(2) 5x is an even integer. The same here, x could be ANY even number or some fraction (for example 2/5). Not sufficient.

(1)+(2) We have that 3x=even and 5x=even. Subtract one from another: 5x-3x=even-even --> 2x=even --> x=even/2=integer. Now, x=integer and 3x=even (from 1) means that x must be an even integer. Sufficient.

Answer: C.

My answer to this question was D, both sufficient, however my assumption was that in GMAT number and integer are interchangible words, but as i see i was wrong. Bunuel could you please remind what word was interchangible with word integer?

I think you refer to Natural Numbers, which are non-negative (or positive) integers but GMAT doesn't use words "Natural Number" in their questions.

So, there is no interchangeable word for "integer" on the GMAT.

I am a little confused. 1) 3x is an even integer. Let x=4/3; then 3x=4. But in this case x is not an even integer. Hence INSUFFICIENT.

2) 5x is an even integer. Let x=4/5; then 5x=4. But in this case x is not an even integer. Hence INSUFFICIENT.

(1+2): 15x is an integer. Let x=4/15; then 15x=4. But in this case x is not an even integer. Hence INSUFFICIENT.

(1) 3x is an even integer. x could be ANY even number or some fraction (for example 2/3), so this statement is NOT sufficient.

(2) 5x is an even integer. The same here, x could be ANY even number or some fraction (for example 2/5). Not sufficient.

(1)+(2) We have that 3x=even and 5x=even. Subtract one from another: 5x-3x=even-even --> 2x=even --> x=even/2=integer. Now, x=integer and 3x=even (from 1) means that x must be an even integer. Sufficient.

Answer: C.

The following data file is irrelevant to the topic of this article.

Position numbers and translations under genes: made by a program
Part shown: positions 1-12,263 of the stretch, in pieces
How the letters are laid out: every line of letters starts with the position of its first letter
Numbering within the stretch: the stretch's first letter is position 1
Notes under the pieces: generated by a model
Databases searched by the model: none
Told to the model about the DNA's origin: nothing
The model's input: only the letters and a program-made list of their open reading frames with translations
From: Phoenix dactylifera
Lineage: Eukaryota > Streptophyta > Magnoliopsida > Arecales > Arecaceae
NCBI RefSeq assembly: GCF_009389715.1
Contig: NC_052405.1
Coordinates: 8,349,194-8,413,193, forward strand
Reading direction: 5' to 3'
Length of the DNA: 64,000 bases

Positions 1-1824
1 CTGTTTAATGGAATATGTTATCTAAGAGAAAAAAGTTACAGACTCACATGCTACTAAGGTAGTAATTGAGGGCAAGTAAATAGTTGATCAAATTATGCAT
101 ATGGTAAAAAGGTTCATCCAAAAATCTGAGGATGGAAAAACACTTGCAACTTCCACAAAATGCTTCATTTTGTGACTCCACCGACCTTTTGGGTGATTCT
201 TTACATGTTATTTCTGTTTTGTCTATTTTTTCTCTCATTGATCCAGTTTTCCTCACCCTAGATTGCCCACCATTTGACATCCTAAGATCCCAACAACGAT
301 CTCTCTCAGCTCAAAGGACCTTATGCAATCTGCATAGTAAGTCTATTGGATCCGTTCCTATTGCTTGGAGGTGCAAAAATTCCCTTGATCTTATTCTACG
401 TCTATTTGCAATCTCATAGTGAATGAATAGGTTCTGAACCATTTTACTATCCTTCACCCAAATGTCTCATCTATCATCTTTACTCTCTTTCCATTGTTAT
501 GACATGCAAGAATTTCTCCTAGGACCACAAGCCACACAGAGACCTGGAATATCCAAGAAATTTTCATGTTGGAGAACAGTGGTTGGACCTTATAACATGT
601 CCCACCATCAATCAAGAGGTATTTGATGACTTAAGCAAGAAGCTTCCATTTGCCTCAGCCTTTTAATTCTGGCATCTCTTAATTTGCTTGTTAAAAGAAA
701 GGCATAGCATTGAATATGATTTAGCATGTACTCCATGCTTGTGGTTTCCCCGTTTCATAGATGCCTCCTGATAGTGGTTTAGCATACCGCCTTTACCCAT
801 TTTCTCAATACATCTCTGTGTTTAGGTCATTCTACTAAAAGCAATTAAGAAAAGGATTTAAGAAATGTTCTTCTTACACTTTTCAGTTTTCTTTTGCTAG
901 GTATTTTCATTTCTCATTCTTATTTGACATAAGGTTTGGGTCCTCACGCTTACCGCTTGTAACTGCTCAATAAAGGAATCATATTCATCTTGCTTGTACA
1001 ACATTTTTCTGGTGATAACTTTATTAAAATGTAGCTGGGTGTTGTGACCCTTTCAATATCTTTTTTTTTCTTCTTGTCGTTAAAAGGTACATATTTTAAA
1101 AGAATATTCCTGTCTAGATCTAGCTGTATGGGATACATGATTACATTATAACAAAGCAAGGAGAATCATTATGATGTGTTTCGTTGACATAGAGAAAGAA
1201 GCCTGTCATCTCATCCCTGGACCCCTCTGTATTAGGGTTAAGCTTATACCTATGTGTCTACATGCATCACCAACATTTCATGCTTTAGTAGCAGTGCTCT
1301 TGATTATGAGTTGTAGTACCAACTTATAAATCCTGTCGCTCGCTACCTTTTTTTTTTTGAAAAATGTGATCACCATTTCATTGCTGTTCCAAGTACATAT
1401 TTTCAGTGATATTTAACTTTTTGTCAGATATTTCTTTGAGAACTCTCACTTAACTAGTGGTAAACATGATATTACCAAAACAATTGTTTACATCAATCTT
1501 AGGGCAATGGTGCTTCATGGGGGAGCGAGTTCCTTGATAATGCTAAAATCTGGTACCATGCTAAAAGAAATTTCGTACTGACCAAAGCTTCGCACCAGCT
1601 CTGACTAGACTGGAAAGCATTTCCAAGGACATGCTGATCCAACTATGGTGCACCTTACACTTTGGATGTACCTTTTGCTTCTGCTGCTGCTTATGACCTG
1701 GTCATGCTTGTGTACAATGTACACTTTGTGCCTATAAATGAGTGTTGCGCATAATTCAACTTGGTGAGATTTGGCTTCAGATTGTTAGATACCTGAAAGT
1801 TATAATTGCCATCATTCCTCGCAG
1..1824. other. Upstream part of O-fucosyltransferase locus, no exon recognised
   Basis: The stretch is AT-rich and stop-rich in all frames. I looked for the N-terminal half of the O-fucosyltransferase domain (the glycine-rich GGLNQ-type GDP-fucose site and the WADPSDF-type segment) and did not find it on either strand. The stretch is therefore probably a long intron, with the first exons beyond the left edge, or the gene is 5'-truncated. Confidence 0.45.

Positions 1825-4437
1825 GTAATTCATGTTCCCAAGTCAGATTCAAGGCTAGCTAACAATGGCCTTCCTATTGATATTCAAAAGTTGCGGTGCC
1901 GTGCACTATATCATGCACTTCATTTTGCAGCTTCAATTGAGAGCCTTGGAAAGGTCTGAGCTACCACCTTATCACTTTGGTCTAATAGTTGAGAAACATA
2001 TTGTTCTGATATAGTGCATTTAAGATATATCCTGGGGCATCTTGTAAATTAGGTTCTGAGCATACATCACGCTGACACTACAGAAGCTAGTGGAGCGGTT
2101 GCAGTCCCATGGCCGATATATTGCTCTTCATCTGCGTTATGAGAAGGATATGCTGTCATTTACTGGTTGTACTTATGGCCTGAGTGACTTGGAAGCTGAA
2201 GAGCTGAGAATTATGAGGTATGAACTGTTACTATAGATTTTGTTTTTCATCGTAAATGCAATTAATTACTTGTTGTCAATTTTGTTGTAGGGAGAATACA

My answer to this question was D, both sufficient, however my assumption was that in GMAT number and integer are interchangible words, but as i see i was wrong. Bunuel could you please remind what word was interchangible with word integer?

I think you refer to Natural Numbers, which are non-negative (or positive) integers but GMAT doesn't use words "Natural Number" in their questions.

So, there is no interchangeable word for "integer" on the GMAT.

I am a little confused. 1) 3x is an even integer. Let x=4/3; then 3x=4. But in this case x is not an even integer. Hence INSUFFICIENT.

2) 5x is an even integer. Let x=4/5; then 5x=4. But in this case x is not an even integer. Hence INSUFFICIENT.

(1+2): 15x is an integer. Let x=4/15; then 15x=4. But in this case x is not an even integer. Hence INSUFFICIENT.

Notice that x cannot be 4/15, because in this case 3x=12/15 which is NO an even integer and 5x=20/15 which is also NOT an even integer, so in this case both statements are violated.
_________________

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If it's given that "5 is a factor of x". Is it correct to assume that x is an integer? If yes, how and why? Please explain. Also explain if the answer to my question is No. Consider a case wherein x is 5/2. Isn't 5 a factor of x? Please address, thanks a lot in advance